What is more serious is the teacher's inability to work with this student, to give him very specific help. This student needs help in segmenting the internal structure of each character, of knowing the role of the meaning and the phonetic radicals, and of the relatedness of similar dictionary or lexical items. He needs to be taught the concepts of text cohesion and coherence. Cohesion refers to the "syntagmatic relations" of text and accounts for the structure of text.18 These relations are signalled by certain grammatical and lexical features. These features include: anaphoras, inter-sentential connections, contrastives, subordination and other linguistic devices. Coherence refers to the overall "flow" of the text. This particular student is deficient in the use of these linguistic devices, and the teacher does not seem to have the knowledge of the Chinese [or the English] language to be of effective help to the student. Just as important is that this student uses what Bereiter and Scardamalia,19 two noted cognitive psychologists, term the "knowledge telling" strategy in written composition in simply providing a running commentary of events of the day (the first day in school). A more able student might have used the "knowledge transforming" strategy19 to focus on specific episodes of interest.

It should be noted that for both the English and the Chinese clinical protocols, problems in spelling, handwriting and grammatical expression are all grouped together under the categorical classification of Disorders of Written Expression in Axis I of Learning Disorders in the multi-axial DSM-IV.3 The same written language disorder is coded as Specific Developmental Disorders of Scholastic Skills in the multi-axial system of ICD-10.4 Difficulties in spelling alone do not warrant the diagnosis; it must be the impairment of written expression.

Two Related Issues - Discrepancy Scores and "IQ" in Diagnosis

The classic Isle of Wight study by Rutter, Tizard and Whitmore20 in showing a "hump" at the low end of the distribution curve in psychiatric disorders has been applied to reading disorders and this distributional aspect is still debated. The bimodal type of frequency distribution of a disorder suggests the existence of a subtype and qualitative differences between this subtype and those at the low end of the continuum. More recently, this "hump" is seen as an artifact. The Dunedin group of Phil Silva found no evidence for this bimodal distribution in a longitudinal study of five- to eleven-year-old Dunedin boys.21 Similarly, the Yale and Houston group of Shaywitz, Escobar, Shaywitz, Fletcher, and Makuch22 argued from their longitudinal data of a follow-up study of a cohort of grade 1 through grade 6 children that developmental dyslexia represents the lower end of the continuum of reading scores. The ultimate test for either the bimodal frequency distribution or for the lower end of the normal distribution is to validate externally the diagnostic distinctions and the subtypes. The presence or absence of a "hump" in the distribution of reading disorders is less important because "the shape of the phenotypic distribution does not necessarily dictate the underlying etiological mechanisms".23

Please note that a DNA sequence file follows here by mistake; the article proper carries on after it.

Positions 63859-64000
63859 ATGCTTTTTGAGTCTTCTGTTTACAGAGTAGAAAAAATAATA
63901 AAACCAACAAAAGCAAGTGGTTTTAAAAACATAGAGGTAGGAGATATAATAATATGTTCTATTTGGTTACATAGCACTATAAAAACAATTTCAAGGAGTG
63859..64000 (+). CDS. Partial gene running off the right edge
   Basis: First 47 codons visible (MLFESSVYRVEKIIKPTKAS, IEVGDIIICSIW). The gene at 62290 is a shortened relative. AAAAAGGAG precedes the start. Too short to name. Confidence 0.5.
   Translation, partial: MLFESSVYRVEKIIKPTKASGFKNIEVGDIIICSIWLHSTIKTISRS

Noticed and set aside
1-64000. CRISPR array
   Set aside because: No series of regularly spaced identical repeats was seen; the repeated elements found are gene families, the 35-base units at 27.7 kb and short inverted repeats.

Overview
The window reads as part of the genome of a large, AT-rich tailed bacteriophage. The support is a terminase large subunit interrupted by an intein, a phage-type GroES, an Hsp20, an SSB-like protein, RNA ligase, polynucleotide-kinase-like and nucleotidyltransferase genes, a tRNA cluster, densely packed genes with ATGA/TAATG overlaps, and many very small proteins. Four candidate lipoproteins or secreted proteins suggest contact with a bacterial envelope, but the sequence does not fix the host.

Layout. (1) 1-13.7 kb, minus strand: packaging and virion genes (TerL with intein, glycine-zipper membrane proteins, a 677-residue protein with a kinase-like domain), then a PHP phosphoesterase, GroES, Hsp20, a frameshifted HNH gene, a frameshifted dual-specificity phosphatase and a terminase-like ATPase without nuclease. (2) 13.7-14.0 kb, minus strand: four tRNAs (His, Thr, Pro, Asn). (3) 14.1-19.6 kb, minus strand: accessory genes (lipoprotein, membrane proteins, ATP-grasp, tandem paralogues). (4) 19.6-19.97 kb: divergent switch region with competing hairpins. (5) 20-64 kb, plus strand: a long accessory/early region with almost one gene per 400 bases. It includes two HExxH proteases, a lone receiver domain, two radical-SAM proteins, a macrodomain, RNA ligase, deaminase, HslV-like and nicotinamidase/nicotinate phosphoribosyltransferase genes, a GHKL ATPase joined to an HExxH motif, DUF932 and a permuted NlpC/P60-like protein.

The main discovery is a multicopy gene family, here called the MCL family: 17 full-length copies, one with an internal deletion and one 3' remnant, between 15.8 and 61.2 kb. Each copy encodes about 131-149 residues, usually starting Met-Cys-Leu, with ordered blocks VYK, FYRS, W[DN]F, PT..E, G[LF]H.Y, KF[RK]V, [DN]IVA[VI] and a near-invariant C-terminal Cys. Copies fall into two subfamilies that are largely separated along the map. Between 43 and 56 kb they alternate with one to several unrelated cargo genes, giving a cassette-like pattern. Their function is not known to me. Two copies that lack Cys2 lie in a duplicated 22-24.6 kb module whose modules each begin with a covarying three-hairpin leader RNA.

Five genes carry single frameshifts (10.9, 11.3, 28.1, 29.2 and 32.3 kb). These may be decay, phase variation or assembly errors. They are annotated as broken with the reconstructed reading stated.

The related issue of the role of "intelligence" in diagnosing children with specific reading disabilities looms large in Hong Kong. This is not a straightforward matter. In the 1989 Special Issue in the Journal of Learning Disabilities (Vol. 22(8)) the lead article by Linda Siegel24 on the subject, with open peer commentary by a number of colleagues including myself, addresses this important issue. I will not repeat the arguments here. My view then and now is that there is a role for some measure of general ability as a lower threshold to differentiate specific reading disabilities from mild mental retardation, but this general ability test may not be the traditional WISC-III, WISC-IV or its progeny.

There is considerable relevance and urgency regarding the use of the WISC-III or WISC-IV here in Hong Kong. The 1996 Hong Kong Board of Education Report of the Subcommittee on Special Education25 calls for updating the Hong Kong version of the WISC and the Raven's Progressive Matrices. While the recommendation is wellmeant, I am not in favour of it. My objections, as stated in Leong,26 are that we should start anew and devise what Robert Sternberg10 terms "non-entrenched" intelligence tests. We should aim at testing novelty, testing "practical intelligence" and the like. We should not cling onto a traditional intelligence test, which still relies in the main on testing for information acquired. Some examples from the WISC are: "What is the distance between City X and City Y?", "What do you mean by ruby?" the answer to which is often given by African Americans as "the name of my sister", which is equally correct. "Who wrote A Midsummer Night's Dream?", the answer to which could be Shakespeare or Mendelssohn, although the former is the only correct answer according to the WISC manual. It should be noted that in the well-known Larry P. vs. Wilson Riles case in California and the PASE (Parents in Action on Special Education) case in the U.S. mid-West, precisely the same kinds of considerations led to the moratorium against the WISC.27 The crux is that if we attempt to measure general ability we should go beyond what the developmental psychologist Margaret Donaldson28 terms going beyond the "embedded" to the "disembedded thought."